Over the past decade I’ve lost count of the number of RPGs I’ve played, both from western and Japanese developers. I’ve saved countless worlds and faced down a myriad of gods, and though my love for the genre has not changed, there is one aspect of these titles I’ve come to loathe: romance.
And before I get into it, let me clarify thing. Yes, I’m a lonely fat bastard. But I’m a sucker for good romance, in life and in fiction. Romance is usually the part I enjoy the most in stories, as it really drives character growth, not just for your point of view character but also for the romantic partner.
The problem is that in most cases the romance options in videogames are checklists, with each ticked box just making it so the characters open up a bit more, even past deep personal trauma, and your one-line quips tick other boxes in the list, which you can often bypass, depending on the game, with gifts and knickknacks. I can only imagine someone getting the wrong message on how human interactions work.
But my big issue is that characters in these games aren’t written as full characters, they aren’t complete human—or other—beings, but a collection of facts for you to unlock and attitudes for you to shift, and the relation between those is rather thin. They’re too malleable and will often change themselves drastically to become your romantic partner, which is bizarre. Worse still is that the goal in the entire romance is just a cutscene where two mannequins go at each other. The emotion is not important, just the bland sex scene. Additionally, the romance has no effect on character’s lives or their decisions, there isn’t even a moment of consideration. Since the romance is separate from the characterisation and personal plot lines, it’s just a side activity, not the deep connection that a romance and romantic attachment really are.
So, for me, romance in videogames has become one of those mechanics I groan at when presented with and it immediately creates a form detachment from the characters, because I know they’re not people, not even written as such, just another toy for you to play with, get a cutscene, an achievement and move on. Hell, in some games that’s kinda what you do, unlock a series of romance options and watch all the mannequin scenes. There’s a reason I skipped out on any form of romance presented in Assassin’s Creed: Odyssey, because they don’t contribute anything to the narrative or the characters.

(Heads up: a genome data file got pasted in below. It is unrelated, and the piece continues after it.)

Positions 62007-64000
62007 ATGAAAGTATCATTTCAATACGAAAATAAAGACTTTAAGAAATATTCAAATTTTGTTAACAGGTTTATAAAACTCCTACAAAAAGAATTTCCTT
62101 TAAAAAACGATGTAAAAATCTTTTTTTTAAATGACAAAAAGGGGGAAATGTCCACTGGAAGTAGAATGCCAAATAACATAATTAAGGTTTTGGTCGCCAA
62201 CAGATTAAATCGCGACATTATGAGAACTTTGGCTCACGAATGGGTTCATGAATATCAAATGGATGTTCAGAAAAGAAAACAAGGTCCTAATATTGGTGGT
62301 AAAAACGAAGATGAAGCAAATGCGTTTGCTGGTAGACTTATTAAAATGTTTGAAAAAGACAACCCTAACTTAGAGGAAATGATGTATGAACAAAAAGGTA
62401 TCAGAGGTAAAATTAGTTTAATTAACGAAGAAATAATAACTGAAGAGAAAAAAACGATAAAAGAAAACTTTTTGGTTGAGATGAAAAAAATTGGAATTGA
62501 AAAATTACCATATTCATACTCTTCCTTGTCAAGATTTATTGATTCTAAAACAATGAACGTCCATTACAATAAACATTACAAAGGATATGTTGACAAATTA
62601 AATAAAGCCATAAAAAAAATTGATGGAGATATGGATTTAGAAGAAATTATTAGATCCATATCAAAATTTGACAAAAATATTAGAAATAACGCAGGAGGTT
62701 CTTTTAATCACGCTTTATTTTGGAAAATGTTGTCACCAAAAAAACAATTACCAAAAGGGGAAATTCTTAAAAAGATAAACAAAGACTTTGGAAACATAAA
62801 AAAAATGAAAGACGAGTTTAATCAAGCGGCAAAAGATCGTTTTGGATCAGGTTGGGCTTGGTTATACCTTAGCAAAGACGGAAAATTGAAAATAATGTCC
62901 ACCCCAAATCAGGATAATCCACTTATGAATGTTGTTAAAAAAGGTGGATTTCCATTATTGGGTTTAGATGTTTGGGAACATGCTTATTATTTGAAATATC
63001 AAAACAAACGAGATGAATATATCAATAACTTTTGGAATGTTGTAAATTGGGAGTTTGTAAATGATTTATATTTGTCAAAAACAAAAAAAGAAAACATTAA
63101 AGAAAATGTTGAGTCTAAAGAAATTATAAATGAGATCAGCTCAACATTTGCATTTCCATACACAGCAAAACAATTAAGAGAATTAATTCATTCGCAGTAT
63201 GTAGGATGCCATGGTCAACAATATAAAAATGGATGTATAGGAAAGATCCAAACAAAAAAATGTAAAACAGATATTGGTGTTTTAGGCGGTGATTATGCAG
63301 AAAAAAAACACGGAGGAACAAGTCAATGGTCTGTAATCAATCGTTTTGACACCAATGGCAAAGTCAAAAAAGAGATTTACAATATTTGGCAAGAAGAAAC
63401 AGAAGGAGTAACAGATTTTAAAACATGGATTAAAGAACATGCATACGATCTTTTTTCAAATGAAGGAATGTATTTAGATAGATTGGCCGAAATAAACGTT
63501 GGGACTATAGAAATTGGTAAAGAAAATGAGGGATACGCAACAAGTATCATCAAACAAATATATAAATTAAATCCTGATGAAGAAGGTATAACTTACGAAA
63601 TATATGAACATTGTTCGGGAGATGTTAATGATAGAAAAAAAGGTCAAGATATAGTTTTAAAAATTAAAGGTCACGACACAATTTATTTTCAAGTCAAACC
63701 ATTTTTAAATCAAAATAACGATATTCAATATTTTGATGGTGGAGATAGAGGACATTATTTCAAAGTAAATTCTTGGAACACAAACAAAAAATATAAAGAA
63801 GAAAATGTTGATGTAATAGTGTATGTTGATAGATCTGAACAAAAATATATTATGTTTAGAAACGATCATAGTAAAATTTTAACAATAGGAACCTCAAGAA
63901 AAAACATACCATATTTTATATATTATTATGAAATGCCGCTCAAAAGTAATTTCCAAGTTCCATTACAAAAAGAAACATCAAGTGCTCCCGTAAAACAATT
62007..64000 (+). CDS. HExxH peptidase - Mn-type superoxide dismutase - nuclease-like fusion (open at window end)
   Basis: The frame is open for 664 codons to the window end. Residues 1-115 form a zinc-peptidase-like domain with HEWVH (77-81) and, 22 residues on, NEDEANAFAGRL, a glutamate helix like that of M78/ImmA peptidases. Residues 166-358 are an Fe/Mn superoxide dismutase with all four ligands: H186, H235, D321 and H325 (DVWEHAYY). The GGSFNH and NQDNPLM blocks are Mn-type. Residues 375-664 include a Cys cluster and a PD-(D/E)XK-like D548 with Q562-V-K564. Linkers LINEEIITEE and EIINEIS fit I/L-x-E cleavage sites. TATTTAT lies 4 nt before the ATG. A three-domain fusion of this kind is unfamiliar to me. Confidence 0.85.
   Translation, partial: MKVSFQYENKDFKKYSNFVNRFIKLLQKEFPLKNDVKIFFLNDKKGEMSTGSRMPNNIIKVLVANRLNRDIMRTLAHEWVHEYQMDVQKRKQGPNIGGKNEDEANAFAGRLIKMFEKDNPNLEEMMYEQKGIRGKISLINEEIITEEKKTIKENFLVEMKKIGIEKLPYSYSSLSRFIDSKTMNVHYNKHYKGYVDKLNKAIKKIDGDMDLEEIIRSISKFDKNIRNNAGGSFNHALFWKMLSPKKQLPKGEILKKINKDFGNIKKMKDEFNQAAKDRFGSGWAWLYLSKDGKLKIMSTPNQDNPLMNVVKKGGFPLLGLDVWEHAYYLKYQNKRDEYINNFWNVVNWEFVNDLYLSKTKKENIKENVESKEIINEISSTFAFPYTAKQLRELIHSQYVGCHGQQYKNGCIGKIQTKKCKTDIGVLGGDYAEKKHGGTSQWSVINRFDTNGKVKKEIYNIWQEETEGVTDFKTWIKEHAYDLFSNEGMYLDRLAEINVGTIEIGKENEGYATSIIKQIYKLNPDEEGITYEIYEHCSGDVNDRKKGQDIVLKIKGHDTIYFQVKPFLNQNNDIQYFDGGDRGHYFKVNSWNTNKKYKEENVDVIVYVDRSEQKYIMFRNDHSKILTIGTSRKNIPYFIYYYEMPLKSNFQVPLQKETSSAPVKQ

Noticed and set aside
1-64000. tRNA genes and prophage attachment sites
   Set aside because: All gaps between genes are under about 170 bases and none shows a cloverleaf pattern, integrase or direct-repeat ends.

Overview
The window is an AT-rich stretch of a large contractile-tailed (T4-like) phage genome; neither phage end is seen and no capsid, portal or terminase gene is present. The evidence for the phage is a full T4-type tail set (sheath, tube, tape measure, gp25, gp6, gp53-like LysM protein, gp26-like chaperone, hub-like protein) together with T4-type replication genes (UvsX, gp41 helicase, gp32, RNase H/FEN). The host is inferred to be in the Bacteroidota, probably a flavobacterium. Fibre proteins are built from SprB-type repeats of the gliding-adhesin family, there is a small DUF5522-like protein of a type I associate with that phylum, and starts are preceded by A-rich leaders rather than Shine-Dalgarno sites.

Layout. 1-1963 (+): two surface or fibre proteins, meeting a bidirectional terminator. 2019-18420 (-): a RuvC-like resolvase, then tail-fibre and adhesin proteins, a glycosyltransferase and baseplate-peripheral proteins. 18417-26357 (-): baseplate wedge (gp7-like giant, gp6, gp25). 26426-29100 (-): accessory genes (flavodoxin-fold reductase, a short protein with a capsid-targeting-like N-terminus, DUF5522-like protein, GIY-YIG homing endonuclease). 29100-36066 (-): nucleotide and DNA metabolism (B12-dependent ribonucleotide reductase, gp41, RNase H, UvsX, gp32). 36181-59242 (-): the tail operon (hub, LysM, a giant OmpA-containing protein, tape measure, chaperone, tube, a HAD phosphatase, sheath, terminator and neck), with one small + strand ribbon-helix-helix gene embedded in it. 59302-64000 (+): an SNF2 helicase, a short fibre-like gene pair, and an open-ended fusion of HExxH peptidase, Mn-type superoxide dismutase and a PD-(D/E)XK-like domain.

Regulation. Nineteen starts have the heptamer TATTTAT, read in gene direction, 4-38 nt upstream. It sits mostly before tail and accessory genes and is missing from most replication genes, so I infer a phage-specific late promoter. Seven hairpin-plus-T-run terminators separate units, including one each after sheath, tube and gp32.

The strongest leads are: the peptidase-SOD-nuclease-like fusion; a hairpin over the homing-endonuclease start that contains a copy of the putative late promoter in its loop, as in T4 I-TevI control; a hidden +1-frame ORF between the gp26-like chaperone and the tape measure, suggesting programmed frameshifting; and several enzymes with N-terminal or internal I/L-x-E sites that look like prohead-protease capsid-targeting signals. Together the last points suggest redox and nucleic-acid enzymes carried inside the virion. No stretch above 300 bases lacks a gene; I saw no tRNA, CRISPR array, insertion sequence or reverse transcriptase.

In fact, the only romance in video games that I’ve found myself caring about in the past few years come in two flavours: the first is those where the romance is already written. It’s not your choice but part of two or more characters’ arc—I’m not one to demand character choice in everything, sometimes good writing is better—and you just witness “the dance” as it plays out throughout the game. The Last Story is this kind of game, and the romance is pretty well done. Legend of Heroes: Trails in the Sky has this kind of story in it as well.
The other type of romance is closer to the checklist one but better developed and I’ve only found it in The Legend of Heroes: Trails of Cold Steel, where you have a big group of party members with whom to bond, with that bond eventually leading to a romance in the 2nd game. But they’re two full RPG games where you interact with fully developed characters and get to know them. And to create that bond you have to actually spend time with them and hell, GET TO KNOW THEM! And when the romance happens, it becomes an important facet in both characters’ lives and it doesn’t lead to a mannequin scene, which I appreciate, and at most leads to a kiss and that’s about it, with the emotion behind it being more important than the act itself. And in the first game a deep friendship is as far as you get. So, you have 2 games to develop a bond and deepen it to the point where the romance is believable and worth the investment and where it feels like it has an impact on the character motives and actions.
But in both cases, the characters are well-written people with their own motivations, fears, hobbies even. They weren’t created for the sake of filling a romantic role in this checklist, but romance is an extra option that develops another side of them, adding on top of the already well-developed characterisation. And the romance itself is believable, between two people and both giving to the relationship. Or at least more so than the dull, shallow and frankly one-sided “Bioware-style” romances where it’s the person you’re romancing that does everything for you. They open up to you, they change—as much as they’re allowed to—for you, and make themselves an ideal mate for you, while your character doesn’t give anything of themselves, they just take, so that if you see these relationships from a long-period perspective they would be incredibly unhealthy.
It’s become so that I can sniff out bad romance options in games from a mile away, when the game’s advertising and developers don’t make it clear in advance that it’s going to be the case, as it was with Assassin’s Creed: Odyssey, where they pretty much made it clear that you can spend the game doing a sex-tour of the Greek Isles. Hell, this was a game where characters propositioned sex to my protagonist on the moment of meeting. At least buy me dinner first, for Olympus’ sake.
If I’m honest, I now don’t want optional romances in games. Have the writers decide who the characters are shacking up with, maybe that way we’ll get something that is believable and worth investing in for the duration of the game. But if you’re still going ahead with the The Bachelor(ette) approach to game romance, then at least make sure we’re dealing with people, not sexbots with a shallow personalities.